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New federal guidelines aim to include disabled in school sports

New Hampshire Union Leader

January 26. 2013 10:55PM
Christian Sewell, right, helps his teamate Jack Cody for Nashua North, against Londonderry, during a Unified basketball game held at Londonderry High School on Friday. (Thomas Roy/Union Leader)

MANCHESTER - New Hampshire is ahead in the game when it comes to giving students with disabilities a chance to compete in sports.

The U.S. Department of Education guidelines on offering athletic opportunities released Friday are hardly a new idea in a state with a long history of helping people with disabilities get out and be active.

"We're trying, and I think we're having some success," said Pat Corbin, executive director of the New Hampshire Interscholastic Athletic Association. "What I'm most proud of is that New Hampshire has done it because it was the right thing to do. It hasn't been so much in response to federal guidelines."

Corbin said the announcement from the Department of Education is going to raise many questions that don't have answers - including how to coordinate something such as a wheelchair basketball program when the eligible participants are spread across the state. Coming up with the funding when school districts are already strapped for cash will also be an issue.

"There's a lot of questions," Corbin said. "It's not as easy as waving a wand."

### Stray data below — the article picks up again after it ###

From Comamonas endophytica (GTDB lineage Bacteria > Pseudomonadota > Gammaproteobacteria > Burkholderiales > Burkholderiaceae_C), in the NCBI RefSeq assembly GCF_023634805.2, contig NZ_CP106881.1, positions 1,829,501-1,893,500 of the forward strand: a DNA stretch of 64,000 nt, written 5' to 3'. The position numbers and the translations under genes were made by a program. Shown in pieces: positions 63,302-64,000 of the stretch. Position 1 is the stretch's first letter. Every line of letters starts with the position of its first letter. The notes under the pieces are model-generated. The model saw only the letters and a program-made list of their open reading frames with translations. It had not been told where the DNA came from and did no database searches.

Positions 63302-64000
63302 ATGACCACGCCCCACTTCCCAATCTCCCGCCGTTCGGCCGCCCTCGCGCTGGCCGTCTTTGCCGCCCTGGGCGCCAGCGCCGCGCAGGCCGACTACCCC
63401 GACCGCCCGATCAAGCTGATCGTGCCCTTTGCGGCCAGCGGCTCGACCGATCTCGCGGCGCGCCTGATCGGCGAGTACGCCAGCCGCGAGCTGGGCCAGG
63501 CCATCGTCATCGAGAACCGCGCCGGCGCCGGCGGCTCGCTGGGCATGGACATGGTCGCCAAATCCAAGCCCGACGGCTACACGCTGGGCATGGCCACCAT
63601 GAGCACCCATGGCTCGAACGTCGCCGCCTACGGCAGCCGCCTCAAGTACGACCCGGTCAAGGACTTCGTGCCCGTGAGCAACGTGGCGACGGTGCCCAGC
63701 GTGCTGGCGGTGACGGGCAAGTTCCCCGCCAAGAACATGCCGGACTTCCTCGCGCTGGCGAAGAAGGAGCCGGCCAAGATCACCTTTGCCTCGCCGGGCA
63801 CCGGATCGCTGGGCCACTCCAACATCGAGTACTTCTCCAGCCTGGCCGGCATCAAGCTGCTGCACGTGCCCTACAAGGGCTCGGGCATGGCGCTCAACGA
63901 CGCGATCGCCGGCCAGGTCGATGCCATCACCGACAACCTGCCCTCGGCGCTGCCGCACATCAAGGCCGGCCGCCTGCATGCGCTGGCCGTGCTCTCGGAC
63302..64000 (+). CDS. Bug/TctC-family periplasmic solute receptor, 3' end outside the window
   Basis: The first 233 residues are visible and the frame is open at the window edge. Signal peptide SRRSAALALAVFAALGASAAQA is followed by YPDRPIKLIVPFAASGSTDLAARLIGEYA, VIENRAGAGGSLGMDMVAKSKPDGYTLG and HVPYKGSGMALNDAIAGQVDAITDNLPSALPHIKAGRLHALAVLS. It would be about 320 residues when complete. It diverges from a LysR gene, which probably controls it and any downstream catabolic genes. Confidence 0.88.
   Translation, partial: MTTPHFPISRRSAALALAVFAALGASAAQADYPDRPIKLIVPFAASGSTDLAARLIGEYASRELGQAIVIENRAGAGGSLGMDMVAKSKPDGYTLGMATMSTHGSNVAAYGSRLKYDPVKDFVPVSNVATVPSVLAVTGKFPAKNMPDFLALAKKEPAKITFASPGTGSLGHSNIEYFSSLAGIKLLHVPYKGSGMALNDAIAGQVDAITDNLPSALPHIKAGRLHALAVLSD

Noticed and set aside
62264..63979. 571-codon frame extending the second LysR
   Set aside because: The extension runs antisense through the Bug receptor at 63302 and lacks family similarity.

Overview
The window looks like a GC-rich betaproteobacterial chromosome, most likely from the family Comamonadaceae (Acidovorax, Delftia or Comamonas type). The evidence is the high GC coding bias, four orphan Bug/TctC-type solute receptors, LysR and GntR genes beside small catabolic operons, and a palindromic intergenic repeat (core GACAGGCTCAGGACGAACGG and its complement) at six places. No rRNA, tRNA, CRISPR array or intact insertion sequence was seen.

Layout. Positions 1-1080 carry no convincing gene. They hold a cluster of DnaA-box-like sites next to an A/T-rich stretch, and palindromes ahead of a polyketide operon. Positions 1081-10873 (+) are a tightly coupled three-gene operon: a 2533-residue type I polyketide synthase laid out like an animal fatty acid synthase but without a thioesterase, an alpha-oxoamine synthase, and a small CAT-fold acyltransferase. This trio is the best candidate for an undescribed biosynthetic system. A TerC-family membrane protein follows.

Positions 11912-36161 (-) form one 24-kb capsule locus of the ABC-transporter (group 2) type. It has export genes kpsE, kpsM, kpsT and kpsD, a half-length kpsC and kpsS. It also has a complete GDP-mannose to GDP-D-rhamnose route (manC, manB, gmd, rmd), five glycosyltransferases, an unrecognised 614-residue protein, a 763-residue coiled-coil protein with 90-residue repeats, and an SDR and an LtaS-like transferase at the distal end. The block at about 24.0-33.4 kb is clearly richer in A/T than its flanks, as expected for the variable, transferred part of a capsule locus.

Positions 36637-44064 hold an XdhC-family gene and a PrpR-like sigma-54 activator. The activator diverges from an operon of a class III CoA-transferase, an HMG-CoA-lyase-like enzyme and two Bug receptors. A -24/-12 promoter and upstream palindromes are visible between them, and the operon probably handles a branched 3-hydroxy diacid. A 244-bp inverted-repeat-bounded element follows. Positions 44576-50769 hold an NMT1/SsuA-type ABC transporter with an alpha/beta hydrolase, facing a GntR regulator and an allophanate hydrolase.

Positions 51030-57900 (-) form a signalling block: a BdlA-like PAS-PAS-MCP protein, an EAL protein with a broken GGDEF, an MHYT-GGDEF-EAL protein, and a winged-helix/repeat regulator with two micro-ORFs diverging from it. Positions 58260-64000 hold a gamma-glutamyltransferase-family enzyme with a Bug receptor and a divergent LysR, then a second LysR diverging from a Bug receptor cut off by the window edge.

According to the Department of Education's Office for Civil Rights, the guidelines are based on a federal law designed to protect the rights of individuals with disabilities - both physical and intellectual.

"A school district is required to provide a qualified student with a disability an opportunity to benefit from the school district's program equal to that of students without disabilities," according to the guidelines.

Districts must make "reasonable modifications" whenever possible, unless the changes would alter the fundamentals or rules of the game.

NHIAA started its Unified Sports program about four years ago with bowling. The idea was to get kids with intellectual disabilities such as autism or Down syndrome in a social, semi-competitive atmosphere. It has expanded to provide teams in basketball, soccer, track and co-ed volleyball, starting this spring.

"We wanted to engage different populations to be in a position to represent the school in some capacity that they never would have in the past," Corbin said. "These are students who would otherwise not have participated in any capacity in any interscholastic sports or club activity."

Basketball started with six teams and grew to 18 in its second year. The modified rules require three players with disabilities on the court, joined by two "partner" teammates.

There is a state tournament, and the winners take home the same championship hardware as their classmates playing for the varsity team would.

"They are getting the sense they're representing their high school in a very real way and comparable way to the other teams. The impact it's had on schools is absolutely dramatic."

NHIAA has also accommodated students with physical disabilities in skiing, which has a system to adjust times for competitors who require modified equipment, swimming and track and field, Corbin said.

Corbin said addressing opportunities for students with physical disabilities will be complicated and need to develop over time.

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